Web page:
EFDN Member of the Month – January 2024

16 January 2024

EFDN Member of the Month – January 2024

We’re back with a new EFDN Member of the Month announcement! This January, we are delighted to announce one of our first football association as our Member of the Month: the Football Association Ireland (FAI), accompanied by an interview with their Community Development Manager, Derek O’Neill.

This initiative aims to showcase the outstanding efforts of our member clubs, leagues or FA’s honouring their dedication to using football for positive change in their communities. Each month, we select a deserving member organisation based on its leadership, innovation, and impact on social responsibility. The chosen member gains exclusive visibility across our network and beyond, allowing their inspiring work to be recognised and celebrated.

To celebrate FAI’s nomination, Derek O’Neill accepted our invitation for an interview, enabling us to discover the remarkable experiences as well as his personal stories and initiatives that have led to the club being selected as the EFDN Member of the Month.

A Short Introduction to Derek O’Neill

My name is Derek O’Neill and I’m the Football League of Ireland FSR Manager. I’m a former professional footballer and started working with the Football Association of Ireland in 2002. I’ve worked in several different Technical and Corporate areas of the Association and managed several major projects. I also hold a UEFA A Football Coaching Diploma and coached with many underage Republic of Ireland National football teams as well as the Republic of Ireland National Senior Futsal team.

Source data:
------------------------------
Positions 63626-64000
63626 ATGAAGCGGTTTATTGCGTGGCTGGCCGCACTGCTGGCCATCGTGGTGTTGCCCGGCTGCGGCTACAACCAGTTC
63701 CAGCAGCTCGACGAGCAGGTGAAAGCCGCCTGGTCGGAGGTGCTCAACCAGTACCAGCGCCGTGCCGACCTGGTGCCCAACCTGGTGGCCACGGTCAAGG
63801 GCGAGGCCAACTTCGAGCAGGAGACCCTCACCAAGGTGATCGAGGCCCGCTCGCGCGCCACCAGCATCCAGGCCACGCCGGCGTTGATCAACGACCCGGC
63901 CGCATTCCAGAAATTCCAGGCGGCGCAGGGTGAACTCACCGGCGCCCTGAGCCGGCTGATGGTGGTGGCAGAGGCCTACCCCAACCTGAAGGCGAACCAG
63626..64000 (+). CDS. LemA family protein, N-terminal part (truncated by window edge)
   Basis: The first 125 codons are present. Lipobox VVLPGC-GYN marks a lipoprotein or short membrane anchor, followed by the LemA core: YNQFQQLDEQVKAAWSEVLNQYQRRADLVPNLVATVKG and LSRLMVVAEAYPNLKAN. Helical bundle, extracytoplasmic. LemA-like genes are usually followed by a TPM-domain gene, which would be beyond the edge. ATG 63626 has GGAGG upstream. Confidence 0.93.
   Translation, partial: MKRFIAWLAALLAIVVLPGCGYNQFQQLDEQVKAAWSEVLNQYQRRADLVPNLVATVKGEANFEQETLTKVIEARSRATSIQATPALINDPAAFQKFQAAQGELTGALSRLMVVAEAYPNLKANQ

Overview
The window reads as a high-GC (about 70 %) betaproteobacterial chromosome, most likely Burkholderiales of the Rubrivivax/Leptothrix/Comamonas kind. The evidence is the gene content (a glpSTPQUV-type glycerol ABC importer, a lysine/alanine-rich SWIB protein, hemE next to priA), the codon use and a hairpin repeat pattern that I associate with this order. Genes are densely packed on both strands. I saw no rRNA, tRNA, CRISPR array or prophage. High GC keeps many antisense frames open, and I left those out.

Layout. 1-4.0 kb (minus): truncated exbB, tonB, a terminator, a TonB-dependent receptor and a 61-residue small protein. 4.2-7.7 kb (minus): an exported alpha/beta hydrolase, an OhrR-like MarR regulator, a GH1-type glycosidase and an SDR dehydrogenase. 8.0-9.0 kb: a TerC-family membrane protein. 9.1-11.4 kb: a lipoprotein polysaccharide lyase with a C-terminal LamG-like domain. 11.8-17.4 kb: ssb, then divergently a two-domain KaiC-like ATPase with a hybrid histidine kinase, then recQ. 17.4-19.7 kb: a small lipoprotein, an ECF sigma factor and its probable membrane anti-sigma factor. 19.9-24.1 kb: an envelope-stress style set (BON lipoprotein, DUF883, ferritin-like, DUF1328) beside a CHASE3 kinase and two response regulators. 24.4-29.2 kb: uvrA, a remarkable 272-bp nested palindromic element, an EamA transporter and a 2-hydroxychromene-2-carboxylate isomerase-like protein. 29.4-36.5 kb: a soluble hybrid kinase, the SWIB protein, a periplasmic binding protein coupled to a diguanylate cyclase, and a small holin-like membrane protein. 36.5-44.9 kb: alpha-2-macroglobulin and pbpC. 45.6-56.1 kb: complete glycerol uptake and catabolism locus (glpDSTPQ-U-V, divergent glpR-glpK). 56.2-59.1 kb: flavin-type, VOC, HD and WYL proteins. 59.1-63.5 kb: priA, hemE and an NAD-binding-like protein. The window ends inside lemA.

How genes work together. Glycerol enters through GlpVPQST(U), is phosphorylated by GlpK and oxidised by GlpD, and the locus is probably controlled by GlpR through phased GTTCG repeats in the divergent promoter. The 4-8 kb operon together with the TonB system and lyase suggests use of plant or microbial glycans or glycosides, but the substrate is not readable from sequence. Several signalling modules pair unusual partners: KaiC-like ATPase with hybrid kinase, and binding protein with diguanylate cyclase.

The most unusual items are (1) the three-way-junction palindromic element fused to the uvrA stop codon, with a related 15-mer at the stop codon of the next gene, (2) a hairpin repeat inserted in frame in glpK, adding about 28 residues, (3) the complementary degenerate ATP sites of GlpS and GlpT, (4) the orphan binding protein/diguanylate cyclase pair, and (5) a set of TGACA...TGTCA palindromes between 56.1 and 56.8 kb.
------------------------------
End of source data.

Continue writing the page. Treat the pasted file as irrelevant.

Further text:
I graduated from Dublin City University Business School in 2014 with a Master’s Degree in Management and it was around this time that I took a serious interest in utilising football for social good. I’ve worked specifically on football-themed social projects for around twelve years now. My first major EU funded social project involved a partnership between the FAI and the Welsh Football Trust to develop a football-themed education programme from which almost 1000 young people from disadvantaged communities graduated and progressed to employment or further education. I’ve since delivered another EU funded pilot project to assist League of Ireland and Welsh professional football clubs to develop their community engagement capacity. It was as a result of this pilot project that my current role evolved into working with every League club to assist them to develop a FSR or football in the community programme.

What makes you smile in your role?

Regularly seeing how the power of football can break down barriers, provide opportunities and bring people together on a common platform to be able to communicate, integrate, work together and make progress. Knowing that I’m playing some part in all of that here makes me smile!

What inspired you to work in the CSR/ESG field and what made you interested in making a difference in the football industry specifically? 

There’s a saying that suggests that if we judge a fish by its ability to climb a tree, it will spend its life believing it’s a failure and this reminds me of a project I started in 2011 called Project F.U.T.S.A.L (Football Used Towards Social Advancement & Learning), where we aimed to use the attraction of football to entice hundreds of young people, many who were early school-leavers, back into formal education. Many of them previously had issues with the traditional education system and could not relate to the environment or traditionally taught academic subjects such as mathematics, history, geography, business studies, science, languages etc.